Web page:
Eleven-year-old Isabella’s blended family is more divided than ever in this thoughtful story about divorce and racial identity from the award-winning and New York Times best-selling author of Out of My Mind, Sharon M. Draper.
Eleven-year-old Isabella’s parents are divorced, so she has to switch lives every week: One week she’s Isabella with her dad, his girlfriend Anastasia, and her son, Darren, living in a fancy house where they are one of the only black families in the neighborhood. The next week she’s Izzy with her mom and her boyfriend, John-Mark, in a small, not-so-fancy house that she loves.
Because of this, Isabella has always felt pulled between two worlds. And now that her parents are divorced, it seems their fights are even worse, and they’re always about her. Isabella feels even more stuck in the middle, split and divided between them, than ever. And she’s is beginning to realize that being split between Mom and Dad is more than switching houses, switching nicknames, switching backpacks: It’s also about switching identities. Her dad is black, her mom is white, and strangers are always commenting: “You’re so exotic!” “You look so unusual.” “But what are you really?” She knows what they’re really saying: “You don’t look like your parents.” “You’re different.” “What race are you really?” And when her parents, who both get engaged at the same time, get in their biggest fight ever, Isabella doesn’t just feel divided, she feels ripped in two. What does it mean to be half white or half black? To belong to half mom and half dad? And if you’re only seen as half of this and half of that, how can you ever feel whole?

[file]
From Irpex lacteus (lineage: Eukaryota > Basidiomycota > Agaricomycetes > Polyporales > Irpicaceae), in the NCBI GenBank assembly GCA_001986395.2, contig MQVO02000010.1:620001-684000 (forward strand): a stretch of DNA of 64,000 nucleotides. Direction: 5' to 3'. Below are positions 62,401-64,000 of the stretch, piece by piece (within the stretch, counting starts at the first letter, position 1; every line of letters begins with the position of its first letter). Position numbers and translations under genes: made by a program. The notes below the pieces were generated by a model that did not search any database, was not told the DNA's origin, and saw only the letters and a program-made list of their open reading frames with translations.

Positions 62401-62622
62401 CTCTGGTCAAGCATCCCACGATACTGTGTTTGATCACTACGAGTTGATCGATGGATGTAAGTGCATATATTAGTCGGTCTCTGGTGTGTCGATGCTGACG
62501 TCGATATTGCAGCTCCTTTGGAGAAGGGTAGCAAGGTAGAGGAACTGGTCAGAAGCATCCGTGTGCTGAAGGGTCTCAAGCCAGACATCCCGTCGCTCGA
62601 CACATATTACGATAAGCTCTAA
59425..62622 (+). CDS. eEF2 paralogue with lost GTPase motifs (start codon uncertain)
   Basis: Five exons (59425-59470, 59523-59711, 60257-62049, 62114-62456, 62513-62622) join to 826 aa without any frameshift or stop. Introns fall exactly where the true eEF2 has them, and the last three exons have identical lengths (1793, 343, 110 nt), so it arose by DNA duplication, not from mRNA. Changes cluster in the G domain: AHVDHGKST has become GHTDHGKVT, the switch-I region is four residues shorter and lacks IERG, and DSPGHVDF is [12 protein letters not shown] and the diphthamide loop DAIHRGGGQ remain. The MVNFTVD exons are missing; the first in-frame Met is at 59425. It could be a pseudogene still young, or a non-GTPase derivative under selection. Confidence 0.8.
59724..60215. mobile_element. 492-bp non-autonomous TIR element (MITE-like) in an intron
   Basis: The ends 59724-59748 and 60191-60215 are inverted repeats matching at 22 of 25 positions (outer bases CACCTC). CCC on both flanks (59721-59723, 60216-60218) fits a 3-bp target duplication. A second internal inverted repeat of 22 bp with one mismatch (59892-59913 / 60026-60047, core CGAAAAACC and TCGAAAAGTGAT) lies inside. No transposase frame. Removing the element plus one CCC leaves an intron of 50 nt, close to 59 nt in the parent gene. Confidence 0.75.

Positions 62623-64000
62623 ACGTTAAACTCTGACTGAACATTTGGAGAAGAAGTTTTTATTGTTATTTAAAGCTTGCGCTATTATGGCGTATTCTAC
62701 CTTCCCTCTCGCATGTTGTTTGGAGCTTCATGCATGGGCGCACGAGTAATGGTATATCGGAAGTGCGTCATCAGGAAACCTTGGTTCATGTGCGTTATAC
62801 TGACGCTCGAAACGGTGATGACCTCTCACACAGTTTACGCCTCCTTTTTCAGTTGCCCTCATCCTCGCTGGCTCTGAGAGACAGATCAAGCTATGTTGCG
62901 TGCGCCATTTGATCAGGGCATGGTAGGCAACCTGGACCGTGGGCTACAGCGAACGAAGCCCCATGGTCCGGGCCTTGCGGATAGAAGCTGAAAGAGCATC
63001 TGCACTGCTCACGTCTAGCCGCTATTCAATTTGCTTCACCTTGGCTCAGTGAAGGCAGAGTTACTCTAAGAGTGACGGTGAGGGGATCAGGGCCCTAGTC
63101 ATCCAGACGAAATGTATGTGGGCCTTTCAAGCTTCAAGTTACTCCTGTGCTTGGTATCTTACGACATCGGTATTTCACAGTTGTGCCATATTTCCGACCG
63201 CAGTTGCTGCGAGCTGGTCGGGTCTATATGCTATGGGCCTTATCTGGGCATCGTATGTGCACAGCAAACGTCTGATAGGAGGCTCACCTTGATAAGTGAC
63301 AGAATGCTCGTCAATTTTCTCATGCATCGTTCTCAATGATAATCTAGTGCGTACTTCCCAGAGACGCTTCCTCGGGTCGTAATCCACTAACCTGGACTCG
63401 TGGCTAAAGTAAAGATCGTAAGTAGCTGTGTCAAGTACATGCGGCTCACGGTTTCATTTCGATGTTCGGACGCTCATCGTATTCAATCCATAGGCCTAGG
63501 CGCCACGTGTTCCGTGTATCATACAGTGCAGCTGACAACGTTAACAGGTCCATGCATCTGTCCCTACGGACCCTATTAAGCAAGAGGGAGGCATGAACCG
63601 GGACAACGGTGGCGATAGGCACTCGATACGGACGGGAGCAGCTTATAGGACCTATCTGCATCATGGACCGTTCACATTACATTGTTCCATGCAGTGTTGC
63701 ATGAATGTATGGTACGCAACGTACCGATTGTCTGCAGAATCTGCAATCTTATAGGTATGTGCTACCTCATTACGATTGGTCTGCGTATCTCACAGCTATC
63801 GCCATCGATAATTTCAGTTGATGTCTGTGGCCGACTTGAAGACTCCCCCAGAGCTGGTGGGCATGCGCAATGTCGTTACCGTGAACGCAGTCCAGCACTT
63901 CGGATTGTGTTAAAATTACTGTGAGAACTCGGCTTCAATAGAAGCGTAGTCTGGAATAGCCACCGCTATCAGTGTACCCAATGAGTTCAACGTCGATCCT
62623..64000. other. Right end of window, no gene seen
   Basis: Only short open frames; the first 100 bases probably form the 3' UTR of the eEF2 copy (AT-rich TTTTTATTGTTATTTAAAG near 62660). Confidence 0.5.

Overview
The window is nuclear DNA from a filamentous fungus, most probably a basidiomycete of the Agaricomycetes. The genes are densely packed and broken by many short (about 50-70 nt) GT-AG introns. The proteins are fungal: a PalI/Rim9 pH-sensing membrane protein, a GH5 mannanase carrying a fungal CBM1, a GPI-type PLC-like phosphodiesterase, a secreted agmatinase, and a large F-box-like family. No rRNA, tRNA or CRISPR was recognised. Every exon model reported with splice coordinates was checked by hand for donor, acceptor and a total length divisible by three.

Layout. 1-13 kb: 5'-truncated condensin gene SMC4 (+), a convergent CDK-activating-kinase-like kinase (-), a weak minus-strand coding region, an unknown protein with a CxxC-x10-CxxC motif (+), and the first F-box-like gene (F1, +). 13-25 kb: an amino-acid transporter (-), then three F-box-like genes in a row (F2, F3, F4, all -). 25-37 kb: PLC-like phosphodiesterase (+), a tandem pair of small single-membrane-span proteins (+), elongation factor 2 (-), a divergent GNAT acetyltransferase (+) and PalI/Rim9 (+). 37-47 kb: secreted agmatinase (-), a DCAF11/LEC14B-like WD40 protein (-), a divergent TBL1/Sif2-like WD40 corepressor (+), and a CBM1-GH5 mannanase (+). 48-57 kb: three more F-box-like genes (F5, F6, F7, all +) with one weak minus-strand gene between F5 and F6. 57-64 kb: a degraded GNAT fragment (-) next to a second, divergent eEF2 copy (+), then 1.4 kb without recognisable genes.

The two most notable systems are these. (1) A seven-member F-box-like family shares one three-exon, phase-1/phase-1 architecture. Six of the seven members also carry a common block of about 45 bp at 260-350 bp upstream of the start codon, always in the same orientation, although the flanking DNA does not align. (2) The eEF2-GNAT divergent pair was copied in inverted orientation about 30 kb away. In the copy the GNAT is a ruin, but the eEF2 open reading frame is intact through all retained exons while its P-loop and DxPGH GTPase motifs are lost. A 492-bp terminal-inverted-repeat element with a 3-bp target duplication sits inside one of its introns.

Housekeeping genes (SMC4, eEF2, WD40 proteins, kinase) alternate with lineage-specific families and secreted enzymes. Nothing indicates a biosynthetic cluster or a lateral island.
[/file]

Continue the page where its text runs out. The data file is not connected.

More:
It seems like nothing can bring Isabella’s family together again - until the worst happens. Isabella and Darren are stopped by the police. A cell phone is mistaken for a gun. And shots are fired.
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- richard kessey
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- K. J. Noyes
Honest look at a girl split two ways
Honest look at a girl split two ways, the issues feel realistic.
Isabella is 11, a talented pianist and caught between two lives - her white mother and boyfriend, and black father and his girlfriend. Since their acrimonious split, Isabella divides her time equally between 'Mom's Week' and 'Dad's Week', though at the same school, and feels, as a mixed race adolescent, a little conflicted.
Neither house is 'home', though both parents are adoring, both partners incredibly welcoming and loving (a little unrealistically so). Her dual life is making her feel pulled in half, not just in terms of her time... Who is she really?
With issues regarding race cropping up and school, when shopping, Isabella speaks to us about her identity issues, questions and thoughts many young people will have had.
It is only near the end of the book that a sledgehammer rocks Isabella's world, and a final dramatic bolt from the blue gives Isabella's life(lives) a kick and pulls the threads together.
It's hard not to like Izzy and feel for her in her situation, even if you aren't going through something similar. She's musically talented, bright, with a future. Her story gives plenty of food for thought.
One aspect I wasn't sure of at the start was the author's decision to narrate herself. I felt the narrator sounded a little 'mature' for the voice of the 11-year old Isabella, but I did grow more accustomed to it and also felt her voice sounded a little younger as the book went on, more suited to the age of the protagonist.
The story itself is a straightforward Audible 'listen', and at only 6 hours, a quick book to access via the ear. It was not a problem following, and the author did find different voices for all the characters.
A few plot points felt tacked on/sudden, but the general direction of the story and major topics under discussion were well handled, with a personable lead that readers will sympathise with.
With thanks to Nudge Books for providing a sample Audible copy.